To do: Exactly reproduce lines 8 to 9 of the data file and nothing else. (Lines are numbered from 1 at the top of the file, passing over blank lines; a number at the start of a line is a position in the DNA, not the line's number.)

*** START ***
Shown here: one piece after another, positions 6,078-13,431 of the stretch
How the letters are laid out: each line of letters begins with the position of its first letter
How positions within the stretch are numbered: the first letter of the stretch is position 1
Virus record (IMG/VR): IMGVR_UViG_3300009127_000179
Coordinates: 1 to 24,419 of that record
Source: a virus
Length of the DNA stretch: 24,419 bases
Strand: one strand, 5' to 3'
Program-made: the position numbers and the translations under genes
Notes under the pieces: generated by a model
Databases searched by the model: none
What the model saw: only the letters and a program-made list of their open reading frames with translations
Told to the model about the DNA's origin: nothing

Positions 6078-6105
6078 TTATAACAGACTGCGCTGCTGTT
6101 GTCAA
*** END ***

Strand: one strand, 5' to 3'
Program-made: the position numbers and the translations under genes